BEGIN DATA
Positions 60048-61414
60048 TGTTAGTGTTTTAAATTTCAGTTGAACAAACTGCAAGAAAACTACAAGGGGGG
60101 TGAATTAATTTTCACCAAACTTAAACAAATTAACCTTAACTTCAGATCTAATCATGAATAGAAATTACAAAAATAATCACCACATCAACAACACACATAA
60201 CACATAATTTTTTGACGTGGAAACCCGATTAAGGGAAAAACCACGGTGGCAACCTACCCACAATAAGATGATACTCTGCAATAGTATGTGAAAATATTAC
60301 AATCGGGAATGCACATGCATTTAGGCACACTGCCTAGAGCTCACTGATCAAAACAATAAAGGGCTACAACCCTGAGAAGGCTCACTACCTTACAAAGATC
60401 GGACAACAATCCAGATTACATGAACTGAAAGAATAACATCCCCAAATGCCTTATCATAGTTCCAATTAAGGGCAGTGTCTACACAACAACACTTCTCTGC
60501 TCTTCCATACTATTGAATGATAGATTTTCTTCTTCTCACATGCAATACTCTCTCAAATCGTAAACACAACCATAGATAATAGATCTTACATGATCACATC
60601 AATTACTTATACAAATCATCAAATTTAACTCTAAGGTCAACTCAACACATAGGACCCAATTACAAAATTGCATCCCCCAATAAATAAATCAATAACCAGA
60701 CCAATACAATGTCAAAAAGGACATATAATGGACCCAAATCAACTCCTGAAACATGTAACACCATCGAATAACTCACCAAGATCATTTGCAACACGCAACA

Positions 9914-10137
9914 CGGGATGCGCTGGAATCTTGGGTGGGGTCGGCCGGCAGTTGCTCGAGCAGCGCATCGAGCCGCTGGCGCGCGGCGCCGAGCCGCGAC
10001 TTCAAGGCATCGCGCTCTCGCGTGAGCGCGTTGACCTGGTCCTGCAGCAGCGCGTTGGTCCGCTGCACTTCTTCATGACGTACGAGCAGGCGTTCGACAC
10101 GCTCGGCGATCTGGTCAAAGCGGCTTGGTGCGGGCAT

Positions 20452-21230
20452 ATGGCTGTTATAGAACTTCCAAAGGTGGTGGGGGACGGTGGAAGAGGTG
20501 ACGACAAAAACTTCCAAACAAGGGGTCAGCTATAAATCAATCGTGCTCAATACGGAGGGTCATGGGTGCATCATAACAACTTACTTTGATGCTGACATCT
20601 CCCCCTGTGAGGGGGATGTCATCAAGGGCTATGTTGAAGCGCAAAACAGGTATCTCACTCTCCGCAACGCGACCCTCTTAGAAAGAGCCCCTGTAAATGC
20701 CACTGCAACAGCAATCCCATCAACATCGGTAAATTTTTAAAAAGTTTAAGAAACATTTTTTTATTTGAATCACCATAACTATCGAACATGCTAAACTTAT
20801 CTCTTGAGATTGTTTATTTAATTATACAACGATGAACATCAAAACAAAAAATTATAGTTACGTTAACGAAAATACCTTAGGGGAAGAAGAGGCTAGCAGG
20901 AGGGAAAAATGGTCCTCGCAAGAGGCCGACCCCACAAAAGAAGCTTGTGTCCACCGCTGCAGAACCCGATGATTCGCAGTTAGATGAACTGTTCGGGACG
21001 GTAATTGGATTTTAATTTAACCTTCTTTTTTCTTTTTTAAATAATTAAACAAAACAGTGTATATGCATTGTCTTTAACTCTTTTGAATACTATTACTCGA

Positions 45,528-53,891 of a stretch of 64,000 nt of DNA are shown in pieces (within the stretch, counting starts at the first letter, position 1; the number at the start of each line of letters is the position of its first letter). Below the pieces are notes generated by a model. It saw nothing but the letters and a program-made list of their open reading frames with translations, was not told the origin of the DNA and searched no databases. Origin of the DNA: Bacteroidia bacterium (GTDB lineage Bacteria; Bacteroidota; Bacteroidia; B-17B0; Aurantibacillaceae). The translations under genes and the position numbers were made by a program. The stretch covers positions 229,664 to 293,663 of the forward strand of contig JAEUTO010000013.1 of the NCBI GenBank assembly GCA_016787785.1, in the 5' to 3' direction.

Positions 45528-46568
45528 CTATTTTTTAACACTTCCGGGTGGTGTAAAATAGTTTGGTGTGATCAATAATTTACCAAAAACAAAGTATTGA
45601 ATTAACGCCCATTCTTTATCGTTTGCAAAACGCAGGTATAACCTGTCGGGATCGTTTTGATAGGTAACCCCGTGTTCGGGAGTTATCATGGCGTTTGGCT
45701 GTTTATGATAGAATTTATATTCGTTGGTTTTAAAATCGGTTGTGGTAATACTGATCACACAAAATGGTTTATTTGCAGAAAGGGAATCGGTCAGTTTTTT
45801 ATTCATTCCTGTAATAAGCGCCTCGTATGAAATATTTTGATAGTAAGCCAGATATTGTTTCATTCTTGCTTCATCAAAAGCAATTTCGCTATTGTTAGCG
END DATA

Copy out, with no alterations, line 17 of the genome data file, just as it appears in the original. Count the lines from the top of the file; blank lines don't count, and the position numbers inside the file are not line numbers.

20601 CCCCCTGTGAGGGGGATGTCATCAAGGGCTATGTTGAAGCGCAAAACAGGTATCTCACTCTCCGCAACGCGACCCTCTTAGAAAGAGCCCCTGTAAATGC